>>> language, and so we ought really want to know more about
exactly how 
>>> the ways in which children and early adolescents use
verbal languages 
>>> changes as they come to mediate their activity more along
the lines we 
>>> might call acting-with-true-concepts.
>>> What struck me as very important, that Andy emphasizes
(and Davydov 
>>> also?) is that the development of true concepts depends on
their use 
>>> in social institutions. This limits the relevance of 
>>> artificial-concept experimental studies in ways that would
not be 
>>> apparent in a more purely cognitive science paradigm (or
old fashioned 
>>> empirical-concept ideology), because the similarity to
natural true 
>>> concepts is only logical-formal, and not also
social-institutional. A 
>>> lot of my own students tend to get this wrong, because
they identify 
>>> the social with the interpersonal, such that there is still a 
>>> similarity (in the micro-social milieu of the experiment
itself as a 
>>> social activity). But not at the macro-social
institutional level.
>>> And here perhaps is also a clue to my query about how the
modes of 
>>> mediation differ across the historical cases (Foucault), the 
>>> cross-cultural cases (Levi-Straus), the post-modern cases 
>>> (Wittgenstein, Latour), and even the everyday true concept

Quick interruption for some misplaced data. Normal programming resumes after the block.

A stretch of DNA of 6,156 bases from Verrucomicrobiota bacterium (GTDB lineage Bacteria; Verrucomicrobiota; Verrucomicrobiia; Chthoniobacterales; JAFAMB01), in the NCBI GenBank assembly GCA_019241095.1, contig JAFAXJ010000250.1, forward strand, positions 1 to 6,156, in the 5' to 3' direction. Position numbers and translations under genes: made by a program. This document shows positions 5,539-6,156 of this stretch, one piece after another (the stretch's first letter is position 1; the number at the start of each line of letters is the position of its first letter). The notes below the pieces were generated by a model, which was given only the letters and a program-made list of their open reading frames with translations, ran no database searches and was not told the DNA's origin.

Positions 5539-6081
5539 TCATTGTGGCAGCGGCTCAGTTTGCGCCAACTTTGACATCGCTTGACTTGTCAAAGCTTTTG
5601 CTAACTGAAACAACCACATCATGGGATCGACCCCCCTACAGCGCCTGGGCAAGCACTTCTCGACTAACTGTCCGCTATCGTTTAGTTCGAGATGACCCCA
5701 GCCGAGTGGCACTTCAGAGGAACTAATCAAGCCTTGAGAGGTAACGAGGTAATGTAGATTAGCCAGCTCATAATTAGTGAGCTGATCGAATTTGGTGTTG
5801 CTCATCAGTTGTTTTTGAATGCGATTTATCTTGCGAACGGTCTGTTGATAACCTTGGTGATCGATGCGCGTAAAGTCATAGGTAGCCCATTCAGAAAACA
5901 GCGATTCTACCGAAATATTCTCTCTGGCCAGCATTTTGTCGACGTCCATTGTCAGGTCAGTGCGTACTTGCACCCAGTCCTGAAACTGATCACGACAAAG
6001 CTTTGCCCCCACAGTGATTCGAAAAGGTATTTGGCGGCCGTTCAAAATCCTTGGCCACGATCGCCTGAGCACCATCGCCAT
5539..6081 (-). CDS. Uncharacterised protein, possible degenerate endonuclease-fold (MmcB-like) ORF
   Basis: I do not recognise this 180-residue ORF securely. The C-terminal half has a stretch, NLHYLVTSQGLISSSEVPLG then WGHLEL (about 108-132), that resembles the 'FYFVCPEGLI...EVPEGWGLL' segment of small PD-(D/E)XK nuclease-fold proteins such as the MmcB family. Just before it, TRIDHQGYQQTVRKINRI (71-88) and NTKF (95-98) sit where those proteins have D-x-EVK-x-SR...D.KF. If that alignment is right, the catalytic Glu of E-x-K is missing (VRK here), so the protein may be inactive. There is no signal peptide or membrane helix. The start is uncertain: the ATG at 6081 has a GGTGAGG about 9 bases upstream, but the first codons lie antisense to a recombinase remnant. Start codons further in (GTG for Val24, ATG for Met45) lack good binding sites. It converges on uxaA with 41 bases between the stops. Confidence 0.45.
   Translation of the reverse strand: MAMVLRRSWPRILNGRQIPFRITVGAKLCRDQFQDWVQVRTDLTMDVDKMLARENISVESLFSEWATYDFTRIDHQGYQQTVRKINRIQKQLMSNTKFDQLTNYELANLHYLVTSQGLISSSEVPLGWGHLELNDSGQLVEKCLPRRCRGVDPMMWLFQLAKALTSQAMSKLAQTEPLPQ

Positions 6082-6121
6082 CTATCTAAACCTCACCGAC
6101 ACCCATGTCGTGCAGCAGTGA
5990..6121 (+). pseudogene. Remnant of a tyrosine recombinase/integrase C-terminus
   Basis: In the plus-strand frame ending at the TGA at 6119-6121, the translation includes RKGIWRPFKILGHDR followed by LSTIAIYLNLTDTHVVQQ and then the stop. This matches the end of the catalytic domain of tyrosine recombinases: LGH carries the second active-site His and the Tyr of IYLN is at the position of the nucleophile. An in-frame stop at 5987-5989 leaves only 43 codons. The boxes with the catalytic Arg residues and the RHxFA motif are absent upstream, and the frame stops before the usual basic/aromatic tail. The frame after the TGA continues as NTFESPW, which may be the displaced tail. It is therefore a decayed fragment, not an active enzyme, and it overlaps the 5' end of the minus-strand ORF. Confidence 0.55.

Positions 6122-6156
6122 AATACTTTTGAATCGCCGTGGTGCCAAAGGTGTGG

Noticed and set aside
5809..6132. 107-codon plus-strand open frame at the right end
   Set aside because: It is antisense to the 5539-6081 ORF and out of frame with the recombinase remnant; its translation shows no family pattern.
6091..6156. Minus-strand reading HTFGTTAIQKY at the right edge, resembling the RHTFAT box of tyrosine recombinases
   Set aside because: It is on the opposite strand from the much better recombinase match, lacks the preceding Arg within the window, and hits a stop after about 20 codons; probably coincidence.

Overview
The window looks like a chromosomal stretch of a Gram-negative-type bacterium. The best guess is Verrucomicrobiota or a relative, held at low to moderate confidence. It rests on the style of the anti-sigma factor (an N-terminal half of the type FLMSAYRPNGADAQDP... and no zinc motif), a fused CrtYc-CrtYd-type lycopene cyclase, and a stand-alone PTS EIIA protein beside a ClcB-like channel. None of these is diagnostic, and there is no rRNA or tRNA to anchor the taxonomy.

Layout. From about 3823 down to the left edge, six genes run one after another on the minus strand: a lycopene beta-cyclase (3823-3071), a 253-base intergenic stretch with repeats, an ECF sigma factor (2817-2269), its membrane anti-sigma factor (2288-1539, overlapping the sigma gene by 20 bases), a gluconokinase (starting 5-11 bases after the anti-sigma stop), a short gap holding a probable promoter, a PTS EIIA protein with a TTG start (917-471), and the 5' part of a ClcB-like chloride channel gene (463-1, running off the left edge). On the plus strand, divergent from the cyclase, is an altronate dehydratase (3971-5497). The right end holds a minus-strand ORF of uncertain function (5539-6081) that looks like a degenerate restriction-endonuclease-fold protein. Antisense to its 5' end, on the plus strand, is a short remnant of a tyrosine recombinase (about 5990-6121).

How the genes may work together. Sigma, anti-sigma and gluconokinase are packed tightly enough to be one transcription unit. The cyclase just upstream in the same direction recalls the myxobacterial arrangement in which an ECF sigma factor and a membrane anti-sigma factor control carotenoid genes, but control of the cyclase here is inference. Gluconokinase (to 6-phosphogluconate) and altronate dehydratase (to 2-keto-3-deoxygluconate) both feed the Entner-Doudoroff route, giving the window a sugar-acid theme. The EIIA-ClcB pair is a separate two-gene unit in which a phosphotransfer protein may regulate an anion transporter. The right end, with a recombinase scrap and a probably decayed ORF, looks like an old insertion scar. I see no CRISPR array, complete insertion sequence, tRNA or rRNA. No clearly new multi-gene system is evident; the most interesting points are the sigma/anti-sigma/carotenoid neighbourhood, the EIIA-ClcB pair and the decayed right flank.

vs. formal 
>>> scientific-mathematical true concept cases. The difference
arises in 
>>> and from the institutional differences. Could we perhaps
combine LSV's 
>>> insights into how this works in the developmental case
(changes in the 
>>> social positioning of the child/adolescent), L-S on the
functioning of 
>>> mytho-symbolic mediated activiity in rituals and social
>>> processes, F on changes in the historical institutions
>>> modern), and L on heterogeneity of mediation in relation to 
>>> heterogeneity of actant networks? to understand better how
>>> institutional context and its processes play out?
>>> I left out Wittgenstein, but he may help with an
intermediate scale, 
>>> not the large social institutions, but the game-like
activities of 
>>> which they are composed.
>>> I'll be looking at Davydov to see what he offers in these
>>> JAY.
>>> Jay Lemke
>>> Professor (Adjunct)
>>> Educational Studies